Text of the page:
The Indian government’s launch of what it claims will be the world’s largest publicly funded health insurance scheme has prompted scepticism and criticism from medical representatives.
The programme—officially called Ayushman Bharat-National Health Protection Mission (AB-NHPM) and popularly known as “Modicare”—aims to provide publicly funded health insurance cover worth 500 000 rupees (£5445; €6220; $7675) per family per year, for 100 million poor families or 500 million people in India.
Ministers have hailed it as a major step towards universal healthcare in India.But the Indian Medical Association criticised the announcement as “improperly planned” and “ill-conceived,” citing a lack of consultation with doctors and patients over the plans.
The scheme was approved by the union cabinet on 21 March and is likely to be launched by the end of July this year. It has received a fund allocation of 100 billion rupees for 2018-19 and 2019-20.
The Indian government’s press information bureau said that the programme is poised to be the world’s largest publicly funded health insurance scheme. Beneficiaries of the scheme will get cashless insurance cover for treatment of diseases in public hospitals and eligible private hospitals throughout India.
India’s health minister, Jagat Prakash Nadda, said in a statement, “All public hospitals in the states implementing Ayushman Bharat-NHPM will be deemed empanelled for the scheme. As for private hospitals, they will be empanelled online based on defined criteria.”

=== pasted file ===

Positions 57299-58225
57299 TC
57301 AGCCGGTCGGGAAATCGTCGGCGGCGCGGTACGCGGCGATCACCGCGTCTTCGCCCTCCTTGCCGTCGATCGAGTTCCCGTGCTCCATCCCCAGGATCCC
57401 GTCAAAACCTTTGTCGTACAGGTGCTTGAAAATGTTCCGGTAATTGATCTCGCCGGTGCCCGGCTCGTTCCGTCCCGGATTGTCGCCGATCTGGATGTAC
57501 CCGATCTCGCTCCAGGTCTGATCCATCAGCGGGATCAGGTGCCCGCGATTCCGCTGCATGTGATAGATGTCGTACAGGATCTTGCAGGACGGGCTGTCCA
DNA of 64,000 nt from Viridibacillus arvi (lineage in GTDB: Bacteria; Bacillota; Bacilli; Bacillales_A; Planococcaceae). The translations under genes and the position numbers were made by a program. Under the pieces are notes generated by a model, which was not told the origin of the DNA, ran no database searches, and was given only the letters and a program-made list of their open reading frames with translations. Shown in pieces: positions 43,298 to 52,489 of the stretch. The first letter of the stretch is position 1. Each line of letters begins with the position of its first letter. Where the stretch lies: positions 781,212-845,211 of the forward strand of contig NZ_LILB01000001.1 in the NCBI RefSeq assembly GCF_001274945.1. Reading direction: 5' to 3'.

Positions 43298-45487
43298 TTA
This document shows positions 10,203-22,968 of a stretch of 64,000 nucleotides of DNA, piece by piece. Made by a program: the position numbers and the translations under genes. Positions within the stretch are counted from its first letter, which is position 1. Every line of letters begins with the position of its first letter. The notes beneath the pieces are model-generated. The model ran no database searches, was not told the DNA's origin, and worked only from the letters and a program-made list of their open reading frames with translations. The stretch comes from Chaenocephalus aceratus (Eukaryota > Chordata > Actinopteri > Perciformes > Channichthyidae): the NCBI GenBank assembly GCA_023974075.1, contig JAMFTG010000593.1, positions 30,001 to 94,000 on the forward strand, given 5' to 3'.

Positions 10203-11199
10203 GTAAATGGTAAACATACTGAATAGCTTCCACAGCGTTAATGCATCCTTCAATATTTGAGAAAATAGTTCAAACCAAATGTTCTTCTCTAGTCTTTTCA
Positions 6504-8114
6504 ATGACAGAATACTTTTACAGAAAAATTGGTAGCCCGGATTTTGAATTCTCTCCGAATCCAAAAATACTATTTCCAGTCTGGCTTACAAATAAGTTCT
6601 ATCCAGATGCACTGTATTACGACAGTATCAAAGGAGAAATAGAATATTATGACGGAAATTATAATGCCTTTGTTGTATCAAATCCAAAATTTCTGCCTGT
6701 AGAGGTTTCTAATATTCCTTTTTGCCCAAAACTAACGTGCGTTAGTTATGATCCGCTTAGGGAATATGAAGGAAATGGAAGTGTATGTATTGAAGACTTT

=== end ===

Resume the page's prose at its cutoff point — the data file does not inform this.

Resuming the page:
The minister said that all pre-existing health conditions of beneficiaries will be covered under the scheme from day one of the policy, adding that they will have a specified transport allowance for every admission. The payment of the policy’s premium will be shared between the state and the central governments.
However, speaking to The BMJ, Ravi Wankhedkar, president of the Indian Medical Association, said, “It is an improperly planned, ill conceived, mere populist announcement. [In this scheme] the choice of physician and choice of hospital was not given to patients.”
He added that “vibrant private sector, mainly small and medium-sized doctor-owned hospitals, which significantly contribute to primary and secondary healthcare, will be left out.” He also noted that, in setting up the scheme, “all stakeholders were not actively consulted.”
Wankhedkar said that the actual budget spent will not match the allocations for the scheme, adding that “Modicare will go the way of Obamacare.”
Shantanu Panja, consultant ENT surgeon at the Kolkata based Apollo Gleneagles Hospitals, told The BMJ, “India, because of its diverse fabric, poses challenges in implementation of such a project owing to political animosity between centre and state at times. Moreover, regulation at every level is needed so that it is not misused.”